Boris Johnson: Irish customs checks will be 'reality' after Brexit

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Johnson: "Critical moment of choice" on Irish border

Boris Johnson says the "reality" of Brexit is there will need to be customs checks on the island of Ireland after the UK leaves the EU.

But the PM rejected claims that would effectively mean a hard border, in the form of a series of customs posts set five or 10 miles back.

He told BBC Radio 4's Today programme: "A sovereign united country must have a single customs territory."

He refused to give details, but said formal proposals would be made soon.

Speaking in the Commons on Tuesday, Brexit minister James Duddridge said the government would "set out more detail on an alternative to the backstop in the coming days".

He also said he wanted to "assure the House there will be no infrastructure checks or controls at the border".

The UK is set to leave the EU on 31 October.

Mr Johnson has said the exit will go ahead with or without a deal - despite MPs passing a law last month forcing him to ask for an extension from the EU if Parliament hasn't voted in favour of a specific deal or leaving without one.

Personal conduct

The issue of the Irish border - and how to keep it free from border checks when it becomes the frontier between the UK and the EU - has been a key sticking point in Brexit negotiations.

The current government says the solution reached by the EU and Theresa May, the backstop, is unacceptable and an alternative to it must be found.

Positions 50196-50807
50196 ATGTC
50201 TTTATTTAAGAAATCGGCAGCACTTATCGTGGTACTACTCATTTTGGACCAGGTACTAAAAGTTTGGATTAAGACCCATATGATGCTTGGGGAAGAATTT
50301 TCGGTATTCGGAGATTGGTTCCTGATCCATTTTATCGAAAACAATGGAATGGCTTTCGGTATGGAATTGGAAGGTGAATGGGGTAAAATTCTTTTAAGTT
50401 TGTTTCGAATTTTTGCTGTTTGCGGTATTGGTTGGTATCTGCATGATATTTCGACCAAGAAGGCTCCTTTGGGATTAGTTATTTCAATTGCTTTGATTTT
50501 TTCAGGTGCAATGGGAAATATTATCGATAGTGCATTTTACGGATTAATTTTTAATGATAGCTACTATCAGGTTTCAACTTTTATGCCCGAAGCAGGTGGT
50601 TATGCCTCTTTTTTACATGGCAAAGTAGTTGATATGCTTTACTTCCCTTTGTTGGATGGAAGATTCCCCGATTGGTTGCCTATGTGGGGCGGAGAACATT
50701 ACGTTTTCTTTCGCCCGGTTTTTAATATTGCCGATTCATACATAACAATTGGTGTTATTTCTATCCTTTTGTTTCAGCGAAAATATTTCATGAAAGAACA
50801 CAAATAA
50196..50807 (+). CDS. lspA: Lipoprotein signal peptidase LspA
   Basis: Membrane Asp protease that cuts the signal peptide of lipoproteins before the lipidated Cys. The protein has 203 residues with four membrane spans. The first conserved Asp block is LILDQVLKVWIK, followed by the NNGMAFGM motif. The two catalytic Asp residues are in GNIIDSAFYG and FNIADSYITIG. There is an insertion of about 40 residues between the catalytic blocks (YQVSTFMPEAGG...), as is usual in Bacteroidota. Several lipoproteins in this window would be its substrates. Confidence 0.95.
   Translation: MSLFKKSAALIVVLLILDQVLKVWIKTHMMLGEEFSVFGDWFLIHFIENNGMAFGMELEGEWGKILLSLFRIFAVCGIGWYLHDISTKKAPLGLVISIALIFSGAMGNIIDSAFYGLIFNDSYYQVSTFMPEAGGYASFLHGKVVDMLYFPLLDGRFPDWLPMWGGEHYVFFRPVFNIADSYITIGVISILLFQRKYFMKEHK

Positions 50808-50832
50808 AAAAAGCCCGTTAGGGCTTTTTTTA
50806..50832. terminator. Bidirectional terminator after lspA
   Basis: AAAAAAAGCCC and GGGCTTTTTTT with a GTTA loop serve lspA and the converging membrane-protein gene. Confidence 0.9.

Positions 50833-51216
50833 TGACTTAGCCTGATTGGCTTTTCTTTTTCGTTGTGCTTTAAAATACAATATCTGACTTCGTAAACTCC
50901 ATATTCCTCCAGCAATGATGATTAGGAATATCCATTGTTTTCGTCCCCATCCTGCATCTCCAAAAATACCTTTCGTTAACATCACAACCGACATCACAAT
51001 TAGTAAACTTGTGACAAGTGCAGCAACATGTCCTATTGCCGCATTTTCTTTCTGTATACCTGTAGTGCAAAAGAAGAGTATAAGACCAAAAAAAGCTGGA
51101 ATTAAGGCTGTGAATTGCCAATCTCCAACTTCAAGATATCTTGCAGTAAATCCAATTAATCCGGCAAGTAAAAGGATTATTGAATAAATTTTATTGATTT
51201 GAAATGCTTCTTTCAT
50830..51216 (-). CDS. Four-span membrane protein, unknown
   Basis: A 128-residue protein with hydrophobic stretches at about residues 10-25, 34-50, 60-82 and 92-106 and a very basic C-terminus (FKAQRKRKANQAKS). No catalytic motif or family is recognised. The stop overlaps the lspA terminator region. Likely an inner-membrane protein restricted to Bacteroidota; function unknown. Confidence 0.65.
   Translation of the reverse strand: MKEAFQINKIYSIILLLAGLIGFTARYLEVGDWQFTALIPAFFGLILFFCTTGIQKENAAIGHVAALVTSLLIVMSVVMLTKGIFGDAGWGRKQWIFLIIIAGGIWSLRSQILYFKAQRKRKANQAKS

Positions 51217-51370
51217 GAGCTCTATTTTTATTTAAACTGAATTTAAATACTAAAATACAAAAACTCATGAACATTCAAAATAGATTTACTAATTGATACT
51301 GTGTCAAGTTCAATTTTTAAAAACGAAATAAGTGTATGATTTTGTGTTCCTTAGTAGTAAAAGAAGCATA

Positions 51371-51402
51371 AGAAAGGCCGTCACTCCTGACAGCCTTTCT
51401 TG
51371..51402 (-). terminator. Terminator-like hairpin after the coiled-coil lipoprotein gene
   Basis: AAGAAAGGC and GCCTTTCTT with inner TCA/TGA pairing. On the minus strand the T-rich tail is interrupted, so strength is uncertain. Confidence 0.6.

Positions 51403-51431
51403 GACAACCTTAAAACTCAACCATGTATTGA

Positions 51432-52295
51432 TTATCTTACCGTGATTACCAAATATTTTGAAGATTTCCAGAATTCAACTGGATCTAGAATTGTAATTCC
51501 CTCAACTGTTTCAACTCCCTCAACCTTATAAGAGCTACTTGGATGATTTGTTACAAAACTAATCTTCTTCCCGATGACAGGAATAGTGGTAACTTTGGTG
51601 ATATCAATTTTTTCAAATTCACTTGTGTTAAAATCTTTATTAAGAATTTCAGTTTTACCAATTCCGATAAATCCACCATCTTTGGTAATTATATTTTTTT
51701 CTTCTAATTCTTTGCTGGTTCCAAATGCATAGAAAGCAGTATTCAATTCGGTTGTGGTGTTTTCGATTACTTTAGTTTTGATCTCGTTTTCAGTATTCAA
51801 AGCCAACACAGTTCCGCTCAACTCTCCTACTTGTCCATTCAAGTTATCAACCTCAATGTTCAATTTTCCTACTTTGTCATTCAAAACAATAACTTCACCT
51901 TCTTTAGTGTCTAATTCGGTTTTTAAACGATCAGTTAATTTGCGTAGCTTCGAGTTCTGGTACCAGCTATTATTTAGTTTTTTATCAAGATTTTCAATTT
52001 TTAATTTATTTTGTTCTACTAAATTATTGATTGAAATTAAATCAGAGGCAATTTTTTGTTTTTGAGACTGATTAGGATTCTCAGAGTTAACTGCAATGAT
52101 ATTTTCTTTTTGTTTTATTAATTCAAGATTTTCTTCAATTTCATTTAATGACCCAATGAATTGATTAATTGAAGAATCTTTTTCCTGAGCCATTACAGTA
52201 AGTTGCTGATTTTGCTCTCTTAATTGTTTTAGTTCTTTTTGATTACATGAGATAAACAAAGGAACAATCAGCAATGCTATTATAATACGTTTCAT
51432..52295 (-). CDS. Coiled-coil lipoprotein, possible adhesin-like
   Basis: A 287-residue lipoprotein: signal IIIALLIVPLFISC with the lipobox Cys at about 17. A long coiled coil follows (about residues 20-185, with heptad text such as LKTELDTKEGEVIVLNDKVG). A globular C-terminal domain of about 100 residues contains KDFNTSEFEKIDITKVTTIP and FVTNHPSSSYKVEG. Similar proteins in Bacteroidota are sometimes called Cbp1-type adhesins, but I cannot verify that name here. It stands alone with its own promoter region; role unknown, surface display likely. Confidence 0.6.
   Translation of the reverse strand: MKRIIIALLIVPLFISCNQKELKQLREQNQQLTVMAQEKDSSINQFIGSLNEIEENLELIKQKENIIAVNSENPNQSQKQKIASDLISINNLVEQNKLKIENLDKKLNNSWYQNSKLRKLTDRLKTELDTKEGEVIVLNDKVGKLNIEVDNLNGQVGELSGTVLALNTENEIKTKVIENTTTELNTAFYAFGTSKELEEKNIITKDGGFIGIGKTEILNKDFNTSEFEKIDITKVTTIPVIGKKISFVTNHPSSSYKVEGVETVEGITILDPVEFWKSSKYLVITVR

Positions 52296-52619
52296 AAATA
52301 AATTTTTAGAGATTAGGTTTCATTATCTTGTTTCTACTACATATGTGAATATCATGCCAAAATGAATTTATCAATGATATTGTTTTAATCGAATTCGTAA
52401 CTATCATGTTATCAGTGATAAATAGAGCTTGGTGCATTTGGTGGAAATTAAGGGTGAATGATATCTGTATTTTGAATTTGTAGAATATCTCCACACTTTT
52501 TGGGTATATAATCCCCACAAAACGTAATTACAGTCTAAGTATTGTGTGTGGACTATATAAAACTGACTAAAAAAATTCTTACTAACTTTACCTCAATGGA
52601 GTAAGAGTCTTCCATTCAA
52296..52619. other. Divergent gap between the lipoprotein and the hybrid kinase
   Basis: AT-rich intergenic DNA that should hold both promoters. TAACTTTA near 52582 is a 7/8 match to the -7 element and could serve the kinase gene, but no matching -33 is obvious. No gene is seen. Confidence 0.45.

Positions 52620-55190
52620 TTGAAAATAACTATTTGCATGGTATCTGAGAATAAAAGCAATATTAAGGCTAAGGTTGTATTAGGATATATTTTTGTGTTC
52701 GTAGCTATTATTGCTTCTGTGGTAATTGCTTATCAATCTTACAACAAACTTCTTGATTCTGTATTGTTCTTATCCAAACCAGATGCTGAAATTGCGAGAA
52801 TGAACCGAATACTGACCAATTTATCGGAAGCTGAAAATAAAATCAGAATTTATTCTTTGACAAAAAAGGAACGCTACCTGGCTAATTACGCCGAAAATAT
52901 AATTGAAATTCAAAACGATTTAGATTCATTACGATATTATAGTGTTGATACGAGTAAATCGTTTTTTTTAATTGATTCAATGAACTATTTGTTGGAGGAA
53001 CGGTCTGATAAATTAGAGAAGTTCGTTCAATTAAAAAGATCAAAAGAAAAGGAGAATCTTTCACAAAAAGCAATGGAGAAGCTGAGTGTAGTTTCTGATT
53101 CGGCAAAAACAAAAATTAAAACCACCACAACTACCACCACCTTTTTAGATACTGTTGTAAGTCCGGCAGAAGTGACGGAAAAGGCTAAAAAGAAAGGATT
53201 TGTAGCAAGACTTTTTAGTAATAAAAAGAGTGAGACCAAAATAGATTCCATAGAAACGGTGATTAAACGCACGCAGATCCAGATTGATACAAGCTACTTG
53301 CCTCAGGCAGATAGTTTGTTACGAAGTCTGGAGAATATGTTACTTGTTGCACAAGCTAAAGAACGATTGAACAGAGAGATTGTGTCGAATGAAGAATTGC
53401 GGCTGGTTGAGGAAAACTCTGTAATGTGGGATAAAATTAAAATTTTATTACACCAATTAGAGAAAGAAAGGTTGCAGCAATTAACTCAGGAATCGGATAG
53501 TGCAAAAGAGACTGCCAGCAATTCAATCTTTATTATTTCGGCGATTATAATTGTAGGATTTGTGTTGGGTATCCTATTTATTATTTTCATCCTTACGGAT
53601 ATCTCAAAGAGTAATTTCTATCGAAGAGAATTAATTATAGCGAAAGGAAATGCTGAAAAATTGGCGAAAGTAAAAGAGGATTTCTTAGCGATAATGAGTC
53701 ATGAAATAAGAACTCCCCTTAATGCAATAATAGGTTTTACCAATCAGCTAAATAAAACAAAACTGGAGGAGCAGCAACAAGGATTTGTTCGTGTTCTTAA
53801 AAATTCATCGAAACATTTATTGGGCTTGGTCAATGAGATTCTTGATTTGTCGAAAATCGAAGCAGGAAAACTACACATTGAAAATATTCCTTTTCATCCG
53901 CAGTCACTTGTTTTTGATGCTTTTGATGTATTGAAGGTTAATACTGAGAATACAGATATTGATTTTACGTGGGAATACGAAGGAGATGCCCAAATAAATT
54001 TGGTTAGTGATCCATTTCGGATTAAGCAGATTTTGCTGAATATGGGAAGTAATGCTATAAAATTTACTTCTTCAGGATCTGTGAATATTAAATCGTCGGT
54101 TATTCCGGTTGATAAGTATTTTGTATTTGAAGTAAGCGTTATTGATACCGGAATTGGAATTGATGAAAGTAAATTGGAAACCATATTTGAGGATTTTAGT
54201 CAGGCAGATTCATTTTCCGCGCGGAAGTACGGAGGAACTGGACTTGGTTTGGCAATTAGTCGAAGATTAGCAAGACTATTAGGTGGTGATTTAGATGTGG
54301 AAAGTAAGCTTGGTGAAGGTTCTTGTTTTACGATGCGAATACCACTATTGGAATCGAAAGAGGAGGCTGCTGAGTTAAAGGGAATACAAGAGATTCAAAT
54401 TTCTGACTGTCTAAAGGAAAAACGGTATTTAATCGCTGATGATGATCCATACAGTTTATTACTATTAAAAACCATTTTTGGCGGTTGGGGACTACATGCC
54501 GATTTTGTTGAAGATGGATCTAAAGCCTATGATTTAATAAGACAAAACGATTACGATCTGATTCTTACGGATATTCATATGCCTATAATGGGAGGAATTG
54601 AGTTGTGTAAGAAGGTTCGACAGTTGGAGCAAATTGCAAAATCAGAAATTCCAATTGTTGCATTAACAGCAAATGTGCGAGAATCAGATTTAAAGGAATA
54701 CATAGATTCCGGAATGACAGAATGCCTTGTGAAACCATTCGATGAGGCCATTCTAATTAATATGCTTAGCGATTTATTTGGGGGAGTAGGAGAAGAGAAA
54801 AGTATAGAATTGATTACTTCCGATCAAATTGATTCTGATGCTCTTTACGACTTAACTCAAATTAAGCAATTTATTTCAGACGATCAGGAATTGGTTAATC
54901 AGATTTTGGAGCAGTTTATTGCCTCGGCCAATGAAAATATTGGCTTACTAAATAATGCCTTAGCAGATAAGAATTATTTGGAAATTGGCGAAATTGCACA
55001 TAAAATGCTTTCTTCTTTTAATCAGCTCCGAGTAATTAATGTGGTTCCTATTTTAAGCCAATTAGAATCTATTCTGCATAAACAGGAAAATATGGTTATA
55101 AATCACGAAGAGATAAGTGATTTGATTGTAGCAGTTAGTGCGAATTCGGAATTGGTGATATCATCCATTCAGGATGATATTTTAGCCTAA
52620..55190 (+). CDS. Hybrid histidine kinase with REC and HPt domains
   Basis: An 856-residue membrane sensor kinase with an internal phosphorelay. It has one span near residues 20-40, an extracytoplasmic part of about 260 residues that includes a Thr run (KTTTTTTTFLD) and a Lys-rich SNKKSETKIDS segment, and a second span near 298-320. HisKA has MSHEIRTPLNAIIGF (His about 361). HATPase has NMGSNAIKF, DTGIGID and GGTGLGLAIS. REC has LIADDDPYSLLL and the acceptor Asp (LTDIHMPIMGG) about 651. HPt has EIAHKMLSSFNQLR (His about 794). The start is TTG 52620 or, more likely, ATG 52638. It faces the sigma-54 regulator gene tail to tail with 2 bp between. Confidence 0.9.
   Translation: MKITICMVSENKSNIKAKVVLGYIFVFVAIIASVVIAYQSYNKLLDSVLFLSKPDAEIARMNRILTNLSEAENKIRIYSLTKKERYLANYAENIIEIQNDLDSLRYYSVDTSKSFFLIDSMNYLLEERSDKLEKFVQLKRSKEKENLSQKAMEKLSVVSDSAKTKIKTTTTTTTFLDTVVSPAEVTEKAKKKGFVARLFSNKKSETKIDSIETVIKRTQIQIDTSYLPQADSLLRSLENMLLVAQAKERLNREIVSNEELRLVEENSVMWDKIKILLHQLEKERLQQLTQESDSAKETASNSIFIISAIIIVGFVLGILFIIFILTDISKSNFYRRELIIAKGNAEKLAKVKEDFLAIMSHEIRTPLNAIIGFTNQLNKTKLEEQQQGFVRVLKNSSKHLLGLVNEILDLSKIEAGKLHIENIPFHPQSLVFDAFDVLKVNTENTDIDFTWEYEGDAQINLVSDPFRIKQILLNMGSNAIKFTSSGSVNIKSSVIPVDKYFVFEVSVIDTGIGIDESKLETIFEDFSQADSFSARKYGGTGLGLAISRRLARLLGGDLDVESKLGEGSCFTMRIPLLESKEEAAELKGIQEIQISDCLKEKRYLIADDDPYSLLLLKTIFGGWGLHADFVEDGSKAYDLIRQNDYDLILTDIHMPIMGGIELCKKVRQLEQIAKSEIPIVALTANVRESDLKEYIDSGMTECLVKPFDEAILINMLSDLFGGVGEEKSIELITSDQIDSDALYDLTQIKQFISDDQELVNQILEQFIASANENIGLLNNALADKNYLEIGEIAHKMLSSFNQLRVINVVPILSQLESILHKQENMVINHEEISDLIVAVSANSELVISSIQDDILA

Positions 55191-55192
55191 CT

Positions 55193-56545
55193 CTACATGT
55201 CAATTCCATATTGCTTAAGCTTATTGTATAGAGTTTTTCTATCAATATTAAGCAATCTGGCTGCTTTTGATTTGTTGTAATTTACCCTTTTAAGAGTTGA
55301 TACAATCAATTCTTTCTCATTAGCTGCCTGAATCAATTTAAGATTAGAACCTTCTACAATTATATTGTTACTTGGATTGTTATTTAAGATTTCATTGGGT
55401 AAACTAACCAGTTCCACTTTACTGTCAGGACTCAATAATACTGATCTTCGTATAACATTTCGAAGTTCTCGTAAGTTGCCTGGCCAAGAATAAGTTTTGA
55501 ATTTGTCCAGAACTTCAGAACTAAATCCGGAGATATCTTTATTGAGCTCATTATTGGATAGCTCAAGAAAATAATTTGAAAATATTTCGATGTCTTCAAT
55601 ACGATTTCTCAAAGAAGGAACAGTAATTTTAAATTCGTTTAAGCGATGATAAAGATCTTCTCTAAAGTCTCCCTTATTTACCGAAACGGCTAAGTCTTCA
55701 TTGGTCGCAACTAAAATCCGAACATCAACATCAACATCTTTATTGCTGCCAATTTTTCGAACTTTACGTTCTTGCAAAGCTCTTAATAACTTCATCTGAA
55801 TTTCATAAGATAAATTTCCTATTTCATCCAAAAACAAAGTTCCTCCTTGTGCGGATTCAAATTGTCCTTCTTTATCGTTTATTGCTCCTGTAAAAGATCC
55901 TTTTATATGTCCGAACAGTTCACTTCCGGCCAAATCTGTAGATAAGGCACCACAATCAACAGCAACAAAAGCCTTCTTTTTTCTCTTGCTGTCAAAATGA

Mr Johnson was speaking at the start of the third day of the Conservative Party conference in Manchester where ministers have made a raft of policy announcements, including raising the National Living Wage.

But the plans have been overshadowed by allegations that Mr Johnson squeezed the thigh of journalist Charlotte Edwards under a table at a lunch in 1999.

Asked about the accusation, the PM told BBC Breakfast it was "not true", but it was "inevitable" he would face "shot and shell" because of his stance on Brexit.

Customs posts

According to leaked proposals, the government has accepted there must be customs checks on the island of Ireland, but they would be conducted away from the border - mostly where goods originate or at their final destination.

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Would you notice if you crossed the Irish border? (Video from 2017)

Irish broadcaster RTE had reported that a "string of customs posts perhaps five to 10 miles away from the frontier" had been floated by the UK.

The prime minister told Breakfast: "They are not talking about the proposals that we are actually going to be tabling.

"They are talking about some stuff that went in previously."

Irish Taoiseach Leo Varadkar said the UK government had promised Ireland and the EU there would be no hard border as a result of Brexit, and they expected that commitment to be honoured.

"No British government should seek to impose customs posts between Northern Ireland and the Republic of Ireland against the will both of the people in Northern Ireland and the people here in the Republic of Ireland," he said.

Mr Varadkar went on to say that in the event of a no-deal Brexit, there would be checks at ports and airports.